It is not often that I write about gaming, though I do my periodic share of it. I certainly game more than I did in my teens since I now manage my own time and disposable income. A lot of games are coming out this year that I am very excited about — Dishonored 2, Deus Ex: Mankind Divided, Uncharted 4. You get the drift — I have an affinity for 3rd person action-adventure games with a stealth component. I have been looking forward to these games for some time, having greatly enjoyed their prequels.
One game, suggested by my friend, Charles Agbaje, seized me from left field recently and is already on my list of all-time favorites: Fire Emblem Fates: Conquest. Holy macaroni, I love almost everything about Conquest (with the minor exception of the child mechanic) — the surprisingly nuanced and emotional story, the character designs, the characters themselves thanks to some engaging support dialogs (I find myself grinding without complaint just to unlock more of those), the customization, and the punishing gameplay and capable opponent scripting that capitalizes on most errant, uncontemplated moves. What I have considered to be just a simple, inconsequential re-positioning of a character outside of the enemy’s range has come back to bite me a couple turns later. As a Fire Emblem newbie, completion of each level in Conquest on Hard mode feels like a great accomplishment. I have the game set to Hard Casual, but have been playing it as if it were on Classic, resetting whenever a character dies. I applaud the coders at Intelligent Systems for there well-coded, opportunistic AI.
Actual war strategizing is obviously not like this. I find myself very thoroughly pondering moves I make in the game, especially at the opening phase of each level, which I usually find to be the most difficult part of Fire Emblem maps. And other than the opening tutorial levels, I have reset for every map since unpredictable enemy reinforcements often mess me up. It goes without saying in war (and yet I say it) that one does not have the luxuries of thinking and resetting. Yet I find the writing in Conquest captures the gray areas inherent in conflict and military service at behest of a nation-state so well. This is certainly the finest video game narrative about war I have had the privilege of experiencing, even counting the relatively one-note cartoonishly evil villain. Characters acknowledge that they sometimes have to sacrifice people they like for people they love. There are plenty of goofy exposition dumps, corny, fanservicey lines, and clunky exchanges (especially when the game goes into dating-sim mode in the support dialogs), calling to the familiar anime tropes we hold near and dear to our hearts. But especially between Azura (Azura is simply a great character) and Corrin, and Corrin and his adoptive Nohrian siblings, there is self-aware discussion of guilt and doubt that does not get too bogged down in angst. The support dialogs with Charlotte, stereotyped as a gold-digging, axe-wielding ho when you meet her, touch on feminism and class struggle in this fantasy world. The dialogs with Peri are disturbing, reminding you that sometimes you have to work with psychopaths you would otherwise not associate with. The dialogs with Arthur had me in stitches. The support dialogs run the whole gamut of emotions and do a wonderful job fleshing out the characters.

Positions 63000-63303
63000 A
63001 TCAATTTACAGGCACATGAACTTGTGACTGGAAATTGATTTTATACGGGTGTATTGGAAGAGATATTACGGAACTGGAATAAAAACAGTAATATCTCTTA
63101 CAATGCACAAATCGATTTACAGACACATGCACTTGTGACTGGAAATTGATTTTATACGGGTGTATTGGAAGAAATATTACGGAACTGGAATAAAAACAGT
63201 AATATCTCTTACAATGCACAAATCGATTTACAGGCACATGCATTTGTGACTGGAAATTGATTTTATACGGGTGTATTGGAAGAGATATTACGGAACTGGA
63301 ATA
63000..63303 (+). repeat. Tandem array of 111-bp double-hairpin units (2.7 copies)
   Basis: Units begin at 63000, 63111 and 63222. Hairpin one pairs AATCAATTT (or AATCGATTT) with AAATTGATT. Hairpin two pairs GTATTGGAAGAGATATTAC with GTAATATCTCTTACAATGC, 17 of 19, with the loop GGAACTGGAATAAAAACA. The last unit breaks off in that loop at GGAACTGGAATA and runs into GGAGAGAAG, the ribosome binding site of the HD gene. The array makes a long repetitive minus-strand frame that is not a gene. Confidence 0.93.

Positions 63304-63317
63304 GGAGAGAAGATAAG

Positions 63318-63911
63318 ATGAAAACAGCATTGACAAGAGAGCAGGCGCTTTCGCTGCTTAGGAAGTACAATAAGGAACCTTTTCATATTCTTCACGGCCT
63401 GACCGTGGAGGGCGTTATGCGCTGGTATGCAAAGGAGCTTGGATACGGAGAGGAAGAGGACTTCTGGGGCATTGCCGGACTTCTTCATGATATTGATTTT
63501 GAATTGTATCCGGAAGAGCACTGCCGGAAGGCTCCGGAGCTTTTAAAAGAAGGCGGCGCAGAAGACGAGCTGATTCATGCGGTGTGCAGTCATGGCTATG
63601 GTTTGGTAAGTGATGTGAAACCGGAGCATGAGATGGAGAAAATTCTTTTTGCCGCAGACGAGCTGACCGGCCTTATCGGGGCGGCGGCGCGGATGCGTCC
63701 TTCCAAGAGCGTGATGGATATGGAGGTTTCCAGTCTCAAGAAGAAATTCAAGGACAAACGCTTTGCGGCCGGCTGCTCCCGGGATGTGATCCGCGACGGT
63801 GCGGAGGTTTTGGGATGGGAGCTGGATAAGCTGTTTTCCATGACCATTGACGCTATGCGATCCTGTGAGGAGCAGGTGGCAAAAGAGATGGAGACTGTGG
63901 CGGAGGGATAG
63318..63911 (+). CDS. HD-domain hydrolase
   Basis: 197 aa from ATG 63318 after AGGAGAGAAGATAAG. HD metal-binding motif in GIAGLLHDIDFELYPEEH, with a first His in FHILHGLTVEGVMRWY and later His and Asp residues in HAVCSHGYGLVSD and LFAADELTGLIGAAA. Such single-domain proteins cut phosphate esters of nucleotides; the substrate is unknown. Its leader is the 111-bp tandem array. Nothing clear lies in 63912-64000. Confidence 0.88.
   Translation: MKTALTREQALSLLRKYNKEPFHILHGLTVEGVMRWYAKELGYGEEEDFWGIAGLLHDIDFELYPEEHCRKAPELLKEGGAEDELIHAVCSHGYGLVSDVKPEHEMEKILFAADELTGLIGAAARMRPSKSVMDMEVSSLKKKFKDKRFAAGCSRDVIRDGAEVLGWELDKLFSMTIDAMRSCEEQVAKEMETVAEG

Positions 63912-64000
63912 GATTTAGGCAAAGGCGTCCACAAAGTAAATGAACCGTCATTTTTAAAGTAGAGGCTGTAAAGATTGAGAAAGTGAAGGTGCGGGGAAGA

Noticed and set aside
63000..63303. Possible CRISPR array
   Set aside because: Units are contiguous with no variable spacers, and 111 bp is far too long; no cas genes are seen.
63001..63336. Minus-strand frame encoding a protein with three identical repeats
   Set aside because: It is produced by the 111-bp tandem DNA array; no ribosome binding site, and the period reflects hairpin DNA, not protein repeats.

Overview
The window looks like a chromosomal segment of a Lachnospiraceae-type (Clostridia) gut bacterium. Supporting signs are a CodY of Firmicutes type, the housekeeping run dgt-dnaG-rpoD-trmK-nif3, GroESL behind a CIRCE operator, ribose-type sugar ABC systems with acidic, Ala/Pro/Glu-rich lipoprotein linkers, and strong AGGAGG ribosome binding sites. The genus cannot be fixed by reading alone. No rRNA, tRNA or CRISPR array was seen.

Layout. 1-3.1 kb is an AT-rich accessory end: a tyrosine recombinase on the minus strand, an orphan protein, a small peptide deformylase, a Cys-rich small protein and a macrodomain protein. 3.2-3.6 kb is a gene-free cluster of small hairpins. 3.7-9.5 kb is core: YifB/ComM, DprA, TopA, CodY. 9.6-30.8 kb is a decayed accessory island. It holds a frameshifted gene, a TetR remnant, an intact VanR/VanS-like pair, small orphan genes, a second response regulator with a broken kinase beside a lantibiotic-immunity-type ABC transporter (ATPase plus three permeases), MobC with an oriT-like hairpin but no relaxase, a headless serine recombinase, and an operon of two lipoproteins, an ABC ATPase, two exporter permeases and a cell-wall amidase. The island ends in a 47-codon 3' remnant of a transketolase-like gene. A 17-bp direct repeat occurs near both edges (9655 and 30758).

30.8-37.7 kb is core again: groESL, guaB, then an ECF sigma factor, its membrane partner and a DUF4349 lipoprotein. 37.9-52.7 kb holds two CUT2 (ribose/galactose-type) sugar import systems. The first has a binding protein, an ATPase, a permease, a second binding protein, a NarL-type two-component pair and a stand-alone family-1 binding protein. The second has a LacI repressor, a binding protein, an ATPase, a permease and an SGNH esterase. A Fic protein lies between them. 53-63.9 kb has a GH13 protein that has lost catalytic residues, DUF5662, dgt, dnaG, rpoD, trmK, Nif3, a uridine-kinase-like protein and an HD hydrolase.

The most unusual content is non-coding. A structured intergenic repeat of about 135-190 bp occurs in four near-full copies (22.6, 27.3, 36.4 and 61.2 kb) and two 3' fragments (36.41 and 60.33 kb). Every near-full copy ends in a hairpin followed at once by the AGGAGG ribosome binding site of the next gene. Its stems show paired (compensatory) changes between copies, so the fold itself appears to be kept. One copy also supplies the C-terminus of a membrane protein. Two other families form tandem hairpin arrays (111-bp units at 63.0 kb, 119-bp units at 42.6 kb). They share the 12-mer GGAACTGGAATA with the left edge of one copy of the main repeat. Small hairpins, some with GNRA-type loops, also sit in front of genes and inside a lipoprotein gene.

This game does not obscure the fact you are simulating killing under rah-rah, kill-the-polygons dialog. I would feel relief after completing a level’s objectives by the skin of my teeth, and then would feel like shit after the games’ characters had me look past the victory to rub into my face the terrible thing I had just done. (Conquest Chapter 19 comes to mind. You survived the cute (but terribly vicious) fox people? Good. By the way, you just committed genocide you vile, selfish, self-righteous person, and the humanoids you killed who were just trying to defend their homeland from intrusion will never see or be able to protect their families again. Have a nice day. Maybe you can feel better by selling a pelt or two.) I was surprised that characters that are playable in the other two paths (essentially separate sister games due to disparities in gameplay and the amount of unshared content they contain) die terrible deaths in this one. Thumbs up to the original writers, and a big thumbs up to the people behind the translation and localization.
I have heard differently about the other paths, Birthright and Revelations, which makes me want to play them less after I am done with Conquest. I will certainly ultimately play Revelations. However, I am not certain I could ever stomach Birthright after having grown so fond of the Nohrian characters. I bought Birthright anyway just to reward Intelligent Systems for the masterpiece that is Conquest.
What an awesome piece of art. I hope Intelligent Systems intends to make sequel options that are as as polished and nuanced as Conquest was and is given the time to do so. Meanwhile, I will be savoring and replaying Conquest for some time. Leo, Charlotte, Benny, Elise, Kaze, Felicia, Xander, Selena, Arthur, Silas, Laslow and Azura — you guys (and the people who created you) rock.
PS, in addition to the levels themselves, another excruciatingly hard part of this game is choosing who to bring to the battlefield. Without fail, the number of characters I like always outnumber the number of characters allowed for a given battle.